Whether you hung your holiday lights the day after Halloween or are saving the chore for Christmas Eve, keep safety in mind.
Here are 10 ways to prevent a decorations-induced fire that can ruin your family’s holiday—and your home.
- Replace old strands. It’s a pain to constantly have to replace a burned-out bulb here and there because it’s preventing the rest of the lights on a strand from twinkling. More important, however, is the fire hazard that a defective strand poses. If your strands are damaged in any way, replace them.
- Decorate with LED lights. They’re cooler to the touch than the old versions, which emit more heat than light, and that makes them safer. Plus, you’ll pay less for electricity because LEDs are more energy-efficient and longer-lasting than traditional light strands.
- Those extension cords that you use to get electricity to your roof aren’t as sturdy as they could be. Two rules for using them: First, choose extension cords that are designed for outdoor use; second, don’t plug more than three strands of lights into a single extension cord.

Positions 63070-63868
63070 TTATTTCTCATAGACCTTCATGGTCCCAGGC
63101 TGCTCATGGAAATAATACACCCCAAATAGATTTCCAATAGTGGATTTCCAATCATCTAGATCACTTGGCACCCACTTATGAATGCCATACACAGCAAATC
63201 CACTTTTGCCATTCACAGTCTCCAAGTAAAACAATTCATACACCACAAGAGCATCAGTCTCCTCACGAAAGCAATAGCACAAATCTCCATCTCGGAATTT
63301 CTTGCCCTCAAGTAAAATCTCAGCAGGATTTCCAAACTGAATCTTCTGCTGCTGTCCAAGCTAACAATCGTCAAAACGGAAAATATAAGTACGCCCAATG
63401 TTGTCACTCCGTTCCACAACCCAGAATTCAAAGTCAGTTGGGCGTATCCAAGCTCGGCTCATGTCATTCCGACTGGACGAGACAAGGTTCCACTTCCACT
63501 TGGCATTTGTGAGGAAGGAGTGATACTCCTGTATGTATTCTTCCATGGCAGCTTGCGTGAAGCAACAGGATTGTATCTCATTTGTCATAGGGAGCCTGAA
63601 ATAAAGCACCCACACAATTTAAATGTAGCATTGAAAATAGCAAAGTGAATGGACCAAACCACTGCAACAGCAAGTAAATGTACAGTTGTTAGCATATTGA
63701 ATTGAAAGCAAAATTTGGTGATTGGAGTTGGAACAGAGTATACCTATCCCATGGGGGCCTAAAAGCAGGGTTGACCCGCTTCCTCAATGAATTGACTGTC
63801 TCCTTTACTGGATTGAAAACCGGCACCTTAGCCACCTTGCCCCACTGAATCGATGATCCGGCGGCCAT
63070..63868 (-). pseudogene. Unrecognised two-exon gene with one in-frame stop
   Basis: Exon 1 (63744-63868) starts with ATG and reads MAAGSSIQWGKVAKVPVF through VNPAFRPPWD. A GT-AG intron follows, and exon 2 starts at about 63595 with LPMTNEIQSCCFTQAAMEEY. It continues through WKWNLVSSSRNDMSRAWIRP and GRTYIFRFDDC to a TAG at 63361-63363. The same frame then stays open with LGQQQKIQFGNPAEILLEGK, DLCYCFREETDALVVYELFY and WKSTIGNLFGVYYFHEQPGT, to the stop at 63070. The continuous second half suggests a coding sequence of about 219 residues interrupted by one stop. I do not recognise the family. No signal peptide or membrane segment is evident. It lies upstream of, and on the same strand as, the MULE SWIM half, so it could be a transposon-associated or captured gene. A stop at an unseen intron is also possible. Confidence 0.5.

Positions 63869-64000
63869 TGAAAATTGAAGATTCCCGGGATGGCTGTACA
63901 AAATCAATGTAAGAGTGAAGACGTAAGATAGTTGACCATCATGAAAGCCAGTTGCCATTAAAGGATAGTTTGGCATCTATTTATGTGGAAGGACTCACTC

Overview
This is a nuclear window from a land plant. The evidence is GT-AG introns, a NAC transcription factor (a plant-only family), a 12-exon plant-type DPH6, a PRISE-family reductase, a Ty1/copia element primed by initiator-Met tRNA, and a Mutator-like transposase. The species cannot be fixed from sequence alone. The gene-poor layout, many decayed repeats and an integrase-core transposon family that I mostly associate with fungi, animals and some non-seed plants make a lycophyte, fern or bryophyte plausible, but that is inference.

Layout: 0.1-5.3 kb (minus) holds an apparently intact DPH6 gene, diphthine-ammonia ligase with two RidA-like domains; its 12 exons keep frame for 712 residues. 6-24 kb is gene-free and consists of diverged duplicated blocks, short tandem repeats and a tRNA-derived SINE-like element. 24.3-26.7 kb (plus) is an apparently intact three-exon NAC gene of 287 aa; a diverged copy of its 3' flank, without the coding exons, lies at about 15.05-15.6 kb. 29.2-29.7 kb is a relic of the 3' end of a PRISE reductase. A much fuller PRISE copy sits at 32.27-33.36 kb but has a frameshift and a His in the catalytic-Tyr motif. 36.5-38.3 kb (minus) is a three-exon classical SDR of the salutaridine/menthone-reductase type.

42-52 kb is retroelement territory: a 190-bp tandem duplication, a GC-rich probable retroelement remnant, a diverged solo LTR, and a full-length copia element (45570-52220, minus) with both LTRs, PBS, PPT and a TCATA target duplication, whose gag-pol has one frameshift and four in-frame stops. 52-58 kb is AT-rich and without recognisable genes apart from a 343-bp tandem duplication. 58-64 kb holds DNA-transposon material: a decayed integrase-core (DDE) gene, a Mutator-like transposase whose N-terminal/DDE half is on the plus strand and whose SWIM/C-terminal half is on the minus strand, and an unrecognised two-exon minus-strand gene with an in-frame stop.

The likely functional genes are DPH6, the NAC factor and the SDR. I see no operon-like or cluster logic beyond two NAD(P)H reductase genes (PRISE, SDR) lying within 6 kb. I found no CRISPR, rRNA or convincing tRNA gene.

- Don’t cheap out. Invest in a good set of lights that come with a UL safety certification. Don’t trust uncertified strands to burn safely this season.
- Water your Christmas tree every day. A dry tree paired with an old light strand is an invitation for fire.
- Never nail or screw lights to the roof. Instead, use light clips. They won’t damage your roof or pierce the wires that hold the lights together.
- Keep the windows closed. It’s a big mistake to run outdoor lights through windows or doors so you can plug them into indoor electrical outlets. Closing the window on a light strand can damage the wire.
- Install GFCI outlets around the outside of your house. GFCIs prevent electrical shocks when you use electricity near water—like rain or snow.
- Program a timer. Even cool-to-the-touch LED lights can overheat if you leave them on all day and all night. Fix your strands to timers that will turn them on at dusk and off at bedtime.
- Store your lights safely. Choose plastic or metal containers that you can close up tight to keep out both water and critters until next December.